Agnes Grey (Oxford World's Classics)Agnes Grey, Anne Bronte. This somewhat autobiographical novel depicts highly believable characters. It was nice steady reading. Thoughtful, yet not overly descriptive. It tells the tale of a young girl who decides to become a governess for the sake of helping children, and finds her task to be much different from what she'd expected.

Rough and Ready, Horatio Alger Jr. I have a 1908 copy of this book, and came across it not long after we'd studied the New York newsboys in our homeschool history. I read it quickly (as it is junior fiction) and enjoyed it. Most of my enjoyment stemmed from how the style of writing differed from today's junior fiction. It was fun to read the small lectures on morality, and to notice the overtones regarding the importance of cleanliness and not being lazy. Fun stuff!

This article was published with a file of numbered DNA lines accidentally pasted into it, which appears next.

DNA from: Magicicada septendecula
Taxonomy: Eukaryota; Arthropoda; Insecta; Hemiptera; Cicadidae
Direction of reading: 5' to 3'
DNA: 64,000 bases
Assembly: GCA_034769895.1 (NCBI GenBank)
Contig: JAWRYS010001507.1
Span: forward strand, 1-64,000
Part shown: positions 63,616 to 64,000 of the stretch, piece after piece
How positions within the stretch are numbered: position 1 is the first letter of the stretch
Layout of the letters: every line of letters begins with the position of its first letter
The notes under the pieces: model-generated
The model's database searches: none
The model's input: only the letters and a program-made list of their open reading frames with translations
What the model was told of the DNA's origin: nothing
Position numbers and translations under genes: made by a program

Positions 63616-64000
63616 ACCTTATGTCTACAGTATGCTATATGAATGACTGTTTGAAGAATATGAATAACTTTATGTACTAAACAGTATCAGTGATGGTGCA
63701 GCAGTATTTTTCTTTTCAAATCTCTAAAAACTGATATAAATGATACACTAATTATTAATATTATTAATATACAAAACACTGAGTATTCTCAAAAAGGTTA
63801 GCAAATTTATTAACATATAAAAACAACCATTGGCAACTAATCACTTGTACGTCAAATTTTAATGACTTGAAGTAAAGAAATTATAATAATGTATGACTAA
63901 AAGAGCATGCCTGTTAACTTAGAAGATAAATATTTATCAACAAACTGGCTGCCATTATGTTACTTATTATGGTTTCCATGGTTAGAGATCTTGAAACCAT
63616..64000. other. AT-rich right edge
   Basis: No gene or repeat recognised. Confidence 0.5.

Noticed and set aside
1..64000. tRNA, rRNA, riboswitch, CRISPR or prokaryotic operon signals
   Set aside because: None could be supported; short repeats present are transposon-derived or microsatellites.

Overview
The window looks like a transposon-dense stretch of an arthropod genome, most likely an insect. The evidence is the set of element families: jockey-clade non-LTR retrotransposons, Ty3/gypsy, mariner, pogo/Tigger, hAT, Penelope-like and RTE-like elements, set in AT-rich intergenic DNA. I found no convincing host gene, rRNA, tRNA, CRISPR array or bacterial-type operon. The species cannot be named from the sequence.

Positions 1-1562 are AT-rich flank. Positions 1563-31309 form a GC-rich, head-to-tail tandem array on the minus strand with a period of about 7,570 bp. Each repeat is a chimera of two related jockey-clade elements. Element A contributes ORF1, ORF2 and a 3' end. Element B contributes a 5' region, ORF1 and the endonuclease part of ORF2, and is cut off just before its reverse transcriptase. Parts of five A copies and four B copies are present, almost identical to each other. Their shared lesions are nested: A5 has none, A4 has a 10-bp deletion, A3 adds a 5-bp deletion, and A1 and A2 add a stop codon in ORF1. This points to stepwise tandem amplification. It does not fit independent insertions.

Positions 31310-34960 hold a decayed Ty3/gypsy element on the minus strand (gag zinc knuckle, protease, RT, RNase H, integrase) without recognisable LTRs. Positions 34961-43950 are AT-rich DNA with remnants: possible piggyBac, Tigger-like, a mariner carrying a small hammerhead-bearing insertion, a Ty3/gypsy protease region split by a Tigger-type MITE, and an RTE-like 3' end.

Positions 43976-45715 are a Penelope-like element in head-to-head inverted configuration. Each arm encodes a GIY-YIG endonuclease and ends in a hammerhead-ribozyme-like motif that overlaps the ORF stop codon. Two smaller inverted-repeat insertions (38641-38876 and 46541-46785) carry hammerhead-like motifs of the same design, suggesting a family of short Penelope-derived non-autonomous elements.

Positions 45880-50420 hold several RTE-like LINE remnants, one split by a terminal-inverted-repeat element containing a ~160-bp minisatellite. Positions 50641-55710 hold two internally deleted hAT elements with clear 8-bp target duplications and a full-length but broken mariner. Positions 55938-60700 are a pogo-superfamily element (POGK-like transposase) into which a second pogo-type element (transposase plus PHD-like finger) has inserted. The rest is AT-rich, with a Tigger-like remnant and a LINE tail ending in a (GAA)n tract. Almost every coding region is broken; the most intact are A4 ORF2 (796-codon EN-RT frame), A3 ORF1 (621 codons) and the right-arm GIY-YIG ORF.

Ramona's World, Beverly Cleary.  Another wonderful entry in the life of a misunderstood, and very funny, girl.

Miracles on Maple Hill, Virginia Sorenson. This is another SL Core 4 reader that I pre-read. Of course, it was another wonderful book. My kiddos get so jealous that I read their readers before them (cue evil laugh)!

Sunday, February 1, 2009

For the Record: January 2009:

I read a whopping 11 books this month! I'm so pleased! I'm even more pleased that I finished Emma...that keeps me on track for my goal to read a classic each month.